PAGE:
Help! My Betta Has Clamped Fins

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It’s a cry for help you see asked often. “My betta’s fins are clamped shut. What’s wrong with it?”

This is most typically asked by a somewhat desperate betta owner because the betta who used to shimmy and shake excitedly when they draw near to his tank now just sits in a corner lethargic and all forlorn looking. Refusing to eat even sometimes. Or struggles to move about like this poor guy with classically clamped fins:

Pitiful, isn’t it?

Now it’s VERY IMPORTANT to keep in mind that clamped fins are not in and of themselves a health issue even though that is a mistaken conclusion some misinformed betta parents come to. Rather they are an indicator. A symptom. A sign delivered via easily read betta body language that something is wrong.

So you don’t want to be running to Petsmart in search of a cure for clamped fins. There isn’t any. Which if you’re lucky the person you talk to there would tell you anyways.

All of which is to say doing nothing until you properly diagnose the underlying problem is preferable to dumping in random doses of meds into the water. This often only works to make a bad situation that much worse. Another lesson in betta fish care that is not easily learned except from firsthand experience.

But that’s not what you were hoping to hear, now is it? You want to know what to do to return your fish to its normal flourishing, playful, carefree self. Sans stress, the clamped fins, plus the soulful look of being down in the dumps.

Diagnosing the Reason for the Clamped Fins

Okay well as has been mentioned elsewhere when considering problems that beset bettas they usually begin and end with water quality. If your betta fish has been struck down by some disease, which is the underlying cause of those clamped fins, it’s likely due to poor water quality. Or poor water quality may be the cause. And improving that may well return to your fish to the pink.

First can we agree that it’s hard to maintain proper water conditions in a tiny bowl? Well dah! So the first item to check is the size of the tank you’re keeping your sick fish in. If it’s five gallons or bigger you’re doing that part okay at least. If it’s a teeny tiny bowl – epic fail on your part.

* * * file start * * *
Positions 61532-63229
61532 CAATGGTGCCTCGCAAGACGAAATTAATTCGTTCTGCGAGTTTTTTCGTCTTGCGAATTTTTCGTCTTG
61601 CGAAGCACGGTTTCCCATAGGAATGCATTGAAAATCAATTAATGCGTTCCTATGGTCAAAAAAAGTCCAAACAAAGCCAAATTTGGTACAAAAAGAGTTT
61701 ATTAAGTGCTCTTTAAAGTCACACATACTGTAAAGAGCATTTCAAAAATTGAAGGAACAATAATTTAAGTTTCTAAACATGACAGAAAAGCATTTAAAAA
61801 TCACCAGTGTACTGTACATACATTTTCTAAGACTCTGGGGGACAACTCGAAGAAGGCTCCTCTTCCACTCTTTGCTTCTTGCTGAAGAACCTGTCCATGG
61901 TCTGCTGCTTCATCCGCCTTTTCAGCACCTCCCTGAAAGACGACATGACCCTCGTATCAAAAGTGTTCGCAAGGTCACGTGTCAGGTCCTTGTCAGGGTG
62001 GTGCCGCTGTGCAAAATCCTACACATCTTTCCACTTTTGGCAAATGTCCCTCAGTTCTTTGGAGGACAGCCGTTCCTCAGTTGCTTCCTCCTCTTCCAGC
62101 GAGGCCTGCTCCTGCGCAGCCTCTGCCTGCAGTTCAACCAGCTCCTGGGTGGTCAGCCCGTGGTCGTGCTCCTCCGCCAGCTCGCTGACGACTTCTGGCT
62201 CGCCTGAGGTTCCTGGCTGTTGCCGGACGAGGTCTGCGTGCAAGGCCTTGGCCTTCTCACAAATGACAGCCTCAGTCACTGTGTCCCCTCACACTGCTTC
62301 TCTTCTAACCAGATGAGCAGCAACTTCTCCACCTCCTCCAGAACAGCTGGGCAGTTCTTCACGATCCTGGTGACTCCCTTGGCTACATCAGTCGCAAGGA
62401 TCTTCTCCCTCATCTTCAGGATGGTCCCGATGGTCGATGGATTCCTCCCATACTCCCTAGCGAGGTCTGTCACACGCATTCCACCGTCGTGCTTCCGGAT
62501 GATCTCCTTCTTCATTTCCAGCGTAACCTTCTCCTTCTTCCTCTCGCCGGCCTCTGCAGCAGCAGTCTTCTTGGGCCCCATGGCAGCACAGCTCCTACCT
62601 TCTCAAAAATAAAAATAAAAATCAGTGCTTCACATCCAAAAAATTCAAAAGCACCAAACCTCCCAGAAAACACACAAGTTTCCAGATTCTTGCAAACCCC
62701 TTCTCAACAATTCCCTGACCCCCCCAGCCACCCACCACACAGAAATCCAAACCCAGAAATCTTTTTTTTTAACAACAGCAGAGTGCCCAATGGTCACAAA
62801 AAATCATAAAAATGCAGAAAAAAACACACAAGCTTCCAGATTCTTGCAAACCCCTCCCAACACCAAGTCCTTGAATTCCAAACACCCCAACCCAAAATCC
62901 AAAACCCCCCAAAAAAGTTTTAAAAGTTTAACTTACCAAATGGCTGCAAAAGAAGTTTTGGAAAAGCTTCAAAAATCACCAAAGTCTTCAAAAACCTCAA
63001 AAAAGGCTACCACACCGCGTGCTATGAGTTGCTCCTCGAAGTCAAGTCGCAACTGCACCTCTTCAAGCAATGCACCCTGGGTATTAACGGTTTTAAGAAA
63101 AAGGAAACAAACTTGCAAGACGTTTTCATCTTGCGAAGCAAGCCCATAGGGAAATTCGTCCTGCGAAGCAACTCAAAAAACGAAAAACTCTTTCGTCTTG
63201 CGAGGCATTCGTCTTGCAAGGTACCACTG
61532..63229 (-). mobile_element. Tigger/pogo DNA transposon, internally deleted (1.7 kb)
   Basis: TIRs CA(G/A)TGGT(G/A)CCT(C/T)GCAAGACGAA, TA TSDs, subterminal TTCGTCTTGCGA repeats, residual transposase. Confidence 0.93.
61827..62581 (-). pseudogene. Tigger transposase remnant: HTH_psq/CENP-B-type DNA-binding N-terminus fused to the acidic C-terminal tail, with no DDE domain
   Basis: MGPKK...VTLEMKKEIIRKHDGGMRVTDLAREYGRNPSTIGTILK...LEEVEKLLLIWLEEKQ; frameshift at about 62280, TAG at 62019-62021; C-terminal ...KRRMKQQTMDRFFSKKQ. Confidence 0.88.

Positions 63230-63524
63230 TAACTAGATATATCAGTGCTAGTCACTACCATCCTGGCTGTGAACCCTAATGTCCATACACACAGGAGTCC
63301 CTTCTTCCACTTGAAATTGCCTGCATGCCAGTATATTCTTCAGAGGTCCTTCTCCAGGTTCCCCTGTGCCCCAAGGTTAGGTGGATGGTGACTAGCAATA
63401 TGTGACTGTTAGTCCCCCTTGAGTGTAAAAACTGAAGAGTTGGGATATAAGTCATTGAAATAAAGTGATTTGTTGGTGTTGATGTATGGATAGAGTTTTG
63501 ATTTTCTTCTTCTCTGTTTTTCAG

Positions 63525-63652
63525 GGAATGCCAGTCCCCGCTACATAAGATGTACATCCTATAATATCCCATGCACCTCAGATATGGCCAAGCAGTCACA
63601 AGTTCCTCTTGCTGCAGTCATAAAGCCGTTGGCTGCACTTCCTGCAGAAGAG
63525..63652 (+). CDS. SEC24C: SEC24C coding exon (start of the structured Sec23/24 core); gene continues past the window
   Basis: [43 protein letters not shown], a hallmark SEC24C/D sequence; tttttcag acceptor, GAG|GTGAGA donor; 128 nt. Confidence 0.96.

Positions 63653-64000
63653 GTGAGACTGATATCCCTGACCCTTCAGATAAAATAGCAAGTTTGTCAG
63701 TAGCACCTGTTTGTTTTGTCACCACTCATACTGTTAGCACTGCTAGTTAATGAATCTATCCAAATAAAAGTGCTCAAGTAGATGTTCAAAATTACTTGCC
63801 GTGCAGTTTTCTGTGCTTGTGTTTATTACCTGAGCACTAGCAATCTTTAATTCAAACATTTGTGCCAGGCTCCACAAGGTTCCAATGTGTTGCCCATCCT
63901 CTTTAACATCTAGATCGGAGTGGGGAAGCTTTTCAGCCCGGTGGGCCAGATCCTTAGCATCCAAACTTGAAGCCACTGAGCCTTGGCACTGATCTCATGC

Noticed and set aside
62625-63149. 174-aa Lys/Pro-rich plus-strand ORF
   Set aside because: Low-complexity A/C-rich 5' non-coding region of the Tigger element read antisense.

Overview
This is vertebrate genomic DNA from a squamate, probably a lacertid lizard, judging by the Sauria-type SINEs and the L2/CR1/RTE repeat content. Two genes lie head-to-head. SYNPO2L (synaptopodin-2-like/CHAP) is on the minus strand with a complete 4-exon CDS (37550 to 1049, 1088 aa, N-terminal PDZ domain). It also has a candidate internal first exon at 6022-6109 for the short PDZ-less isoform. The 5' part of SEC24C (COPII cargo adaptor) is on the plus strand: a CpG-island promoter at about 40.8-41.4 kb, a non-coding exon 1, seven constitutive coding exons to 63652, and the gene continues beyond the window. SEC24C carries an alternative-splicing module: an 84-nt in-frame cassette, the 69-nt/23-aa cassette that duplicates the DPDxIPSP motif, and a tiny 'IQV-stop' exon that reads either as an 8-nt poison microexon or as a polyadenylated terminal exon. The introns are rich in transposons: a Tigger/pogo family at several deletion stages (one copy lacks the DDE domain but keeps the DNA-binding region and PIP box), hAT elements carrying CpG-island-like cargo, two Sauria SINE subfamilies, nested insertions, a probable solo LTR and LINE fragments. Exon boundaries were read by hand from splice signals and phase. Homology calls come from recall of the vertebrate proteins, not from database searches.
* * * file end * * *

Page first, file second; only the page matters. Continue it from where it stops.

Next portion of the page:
Then how often do you do water changes? These are required even if you have a filtration of system of some type in place to avoid toxin build up.

Finally is the water heated or at room temp? Room temp is okay if you keep the house tropical. Otherwise not so much.

The reason for the 20 questions of sorts is bettas are much more likely to get sick in tiny, unfiltered, unheated set ups that benefit from few if any water changes.

How to Begin to Fix Water Quality Issues

Assuming tank size and water temp aren’t the issue do you have a reliable aquarium water test kit you can use? You want to find ammonia and nitrites levels at zero and nitrate under 20ppm.

If you find any issues with the water, I’d look to do a 25% water change right away. And another 25% in two days. That means about 40% of the water in the tank will be fresh. And while you’re at it try adding half a teaspoon or less of good quality aquarium salt for good measure.

Give that fix some time to work its magic maybe doing 10% changes every other day for a week after that. While vowing to take care to maintain more pristine water quality going forward.

Beyond that, if it’s not a water quality issue you want to grab your handy LED flashlight which can shine a bright light on the subject -your sickly betta fish. Now you’re looking for any other tell-tale signs of disease.

  • Are the eyes clear?
  • See any white spots or gold flecks on your fish’s body?
  • Are there any white or grayish cottony patches on his body anywhere?
  • Does he seem to be having trouble swimming right?
  • Are his scales pine-coned out?

If you see any of these symptoms that would suggest various betta fish diseases are behind the clamped fins. And that more research is needed to identify the best way to approach treatment.

About Lucas
Putting a name with a face I'm Lucas Smatana. Like you I'm passionate about betta fish and hope to share my enthusiasm. The idea here is to make sure you get helpful info and useful ideas on betta fish care that really work. To insure your betta keeping experience is a good one both for you and your fish. So that you and your pet enjoy a long, happy and healthy relationship.

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